Should save a few grams. OK, I tend to be ruthless, but you’ve got to be…

      Reply
  2. Kevin Shannon

    Enjoyed the post! Personally i favour the trailer (extrawheel) although i find it quite annoying that i can’t use a kickstand and must find somewhere to lean the bike everytime i want to take a photo/go into a shop/take a break, etc. I’ve heard about the drag when your pedalling uphill but once you get used to it, it’s the norm.

    Reply
  3. Andy Stretton

    Hi Tom,
    Really enjoyed your article and look forward to hearing more about your adventures. We’ve just finished a 900 Km Tour from home in Central Victoria Australia, to the New South Wales border and back. Completed with the ‘Watt-Bot’ Solar Electric Assist Trailer that I build, and a couple of highly modified Yuba Mundo’s. You can check out some pics here:
    http://www.facebook.com/media/set/?set=a.225103607501679.66473.120339177978123
    And yes, that is a Cello on the back of one of the bikes!
    Cheers
    Andy

    Reply
    • Tom

      The Watt-Bot looks great — although I’d rather have it charging my cameras than pushing me along!

      Reply
  4. Andy Stretton

    Yeah, I guess if all you’ve ridden is a standard lightweight Mountain / touring bike, with the odd 15 0r 25 Kg’s on it, instead of a 32 Kg Cargo Bike with 40 Kg’s of cargo weight, they would be your perceptions.….….….…… I can appreciate both, but alas, some people can’t.….…

    Reply
  5. Andy Stretton

    I guess that’s why the media and comms projects don’t fall to those who arrogantly disregard other peoples journey’s.….….

    Reply
    • Tom

      Not sure what you’re getting at here, Andy — could you shed some light?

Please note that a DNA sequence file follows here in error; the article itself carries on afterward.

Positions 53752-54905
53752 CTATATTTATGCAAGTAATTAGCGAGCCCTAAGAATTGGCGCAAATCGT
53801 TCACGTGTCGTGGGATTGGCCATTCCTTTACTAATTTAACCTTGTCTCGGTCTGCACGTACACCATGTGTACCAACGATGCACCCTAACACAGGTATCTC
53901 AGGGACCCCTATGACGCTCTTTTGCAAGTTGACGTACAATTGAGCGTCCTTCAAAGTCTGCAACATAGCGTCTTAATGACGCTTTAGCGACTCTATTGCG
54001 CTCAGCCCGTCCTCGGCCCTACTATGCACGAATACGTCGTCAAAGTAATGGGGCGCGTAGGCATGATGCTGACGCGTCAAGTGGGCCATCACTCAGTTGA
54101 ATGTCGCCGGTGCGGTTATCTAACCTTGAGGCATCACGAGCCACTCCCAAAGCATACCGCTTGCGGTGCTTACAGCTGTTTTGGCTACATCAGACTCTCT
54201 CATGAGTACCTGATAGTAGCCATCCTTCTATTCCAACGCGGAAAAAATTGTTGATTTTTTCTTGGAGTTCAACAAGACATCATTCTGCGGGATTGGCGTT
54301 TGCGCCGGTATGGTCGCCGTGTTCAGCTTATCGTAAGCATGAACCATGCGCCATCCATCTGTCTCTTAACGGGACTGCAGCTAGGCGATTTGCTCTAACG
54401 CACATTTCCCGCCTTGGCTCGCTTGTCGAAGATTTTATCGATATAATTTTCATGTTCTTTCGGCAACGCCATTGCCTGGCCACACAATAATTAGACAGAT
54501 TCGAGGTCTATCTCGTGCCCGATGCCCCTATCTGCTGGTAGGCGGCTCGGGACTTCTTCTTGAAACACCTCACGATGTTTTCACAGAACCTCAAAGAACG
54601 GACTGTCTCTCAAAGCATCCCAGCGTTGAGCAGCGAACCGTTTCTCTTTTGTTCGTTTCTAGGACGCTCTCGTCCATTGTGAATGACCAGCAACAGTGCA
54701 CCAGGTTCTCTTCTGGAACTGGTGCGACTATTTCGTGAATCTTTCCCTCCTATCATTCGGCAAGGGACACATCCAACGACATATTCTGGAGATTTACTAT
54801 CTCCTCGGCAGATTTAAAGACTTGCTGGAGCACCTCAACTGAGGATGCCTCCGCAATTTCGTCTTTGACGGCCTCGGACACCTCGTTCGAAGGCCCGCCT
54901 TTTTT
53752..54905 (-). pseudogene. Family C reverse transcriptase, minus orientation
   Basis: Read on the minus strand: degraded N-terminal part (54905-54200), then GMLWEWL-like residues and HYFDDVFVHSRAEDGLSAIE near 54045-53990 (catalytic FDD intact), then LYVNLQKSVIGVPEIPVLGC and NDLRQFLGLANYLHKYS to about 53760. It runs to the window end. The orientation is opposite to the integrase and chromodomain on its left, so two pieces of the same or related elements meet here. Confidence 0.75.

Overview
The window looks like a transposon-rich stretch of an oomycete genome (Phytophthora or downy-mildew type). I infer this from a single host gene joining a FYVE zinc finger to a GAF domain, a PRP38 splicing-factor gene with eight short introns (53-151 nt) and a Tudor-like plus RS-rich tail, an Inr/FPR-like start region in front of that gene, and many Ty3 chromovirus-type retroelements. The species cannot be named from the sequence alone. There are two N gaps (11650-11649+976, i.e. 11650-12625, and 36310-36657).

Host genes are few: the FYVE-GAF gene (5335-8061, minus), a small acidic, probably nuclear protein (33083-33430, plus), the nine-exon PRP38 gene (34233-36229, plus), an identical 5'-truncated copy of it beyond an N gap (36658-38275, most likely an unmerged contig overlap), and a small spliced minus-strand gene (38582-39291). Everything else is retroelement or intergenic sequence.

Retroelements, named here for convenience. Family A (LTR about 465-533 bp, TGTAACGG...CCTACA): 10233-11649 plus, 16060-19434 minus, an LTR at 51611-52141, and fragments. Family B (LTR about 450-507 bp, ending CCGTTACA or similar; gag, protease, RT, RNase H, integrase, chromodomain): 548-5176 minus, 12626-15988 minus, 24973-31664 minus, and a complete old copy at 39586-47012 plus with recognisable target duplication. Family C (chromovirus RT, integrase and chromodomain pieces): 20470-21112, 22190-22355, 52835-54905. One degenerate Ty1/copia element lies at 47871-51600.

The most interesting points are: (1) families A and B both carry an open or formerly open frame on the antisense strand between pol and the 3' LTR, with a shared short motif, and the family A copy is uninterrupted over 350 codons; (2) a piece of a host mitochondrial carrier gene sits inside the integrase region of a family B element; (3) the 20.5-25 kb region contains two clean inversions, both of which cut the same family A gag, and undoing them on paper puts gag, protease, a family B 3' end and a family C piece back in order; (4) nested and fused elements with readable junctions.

Reply
  6. Carro o alforges? | Bicicleta i manta | Webs i viatges sobre rodes

    […] Per si voleu indagar una mica més sobre el tema, uns enllaços interessants: fòrum de Rodadas, article (en anglès) de l’Adventure Cycling Association, entrada (en anglès) de Tom’s Bike Trip. […]

    Reply
  7. Dominic

    One huge advantage that a trailer has over panniers is aerodynamics. I use panniers and when I was in Cuba I rode with a couple of guys who had trailers. I had to pedal to keep up with them as they coasting down hills. When the headwinds came up? It was so hard to keep up without drafting.

    Reply
  8. Ian

    Hi just joined the site great reading been dreaming of a bike adventure nows the time work finished kids left the nest is empty load up the panniers an off we pedal my good wife an myself fly to Geneva out of Milan via Czek an Turkey in July about 18weeks so the research begins have the bikes an panniers tent mats etc but what tyres where to get maps will l need these so will have a busy few weeks sort it out l always say the simple things in life are the best l should stick to it like your news letter thanks Ian from Brisbane Aus

    Reply
    • Tom Allen

      Easy! Buy Schwalbe Marathon Mondial tyres and get maps from tourist information centres or petrol stations. Safe trip :)

      Reply
  9. Craig Roberts

    I was thinking of getting a small 1 wheel trailer to allow me to have a pop up tent to make camping easier as I’m going from dunkirk in belgium to helsinki in finland in july.
    1st what are your thoughts on pop up tents? also do you think it would be practical to have my pop up tent on my trailer. thanks

    Reply
    • Tom Allen

      I think having a trailer will introduce more complications than you’ll avoid by taking a pop-up tent. A sub-2kg 1-man tent on the rear rack should be fine for a road trip such as yours. With a bit of practice you’ll be able to pitch it in a couple of minutes — it’ll just become part of your routine.

      Reply
  10. Nat

    Hi Tom,
    Spot on touring blog. I have toured 80–100,000kms 60,000 of that with a bob ibex trailer.
    I found the yak bounced around and had a tail waging the dog effect so after 5,000 with that i switched to the ibex.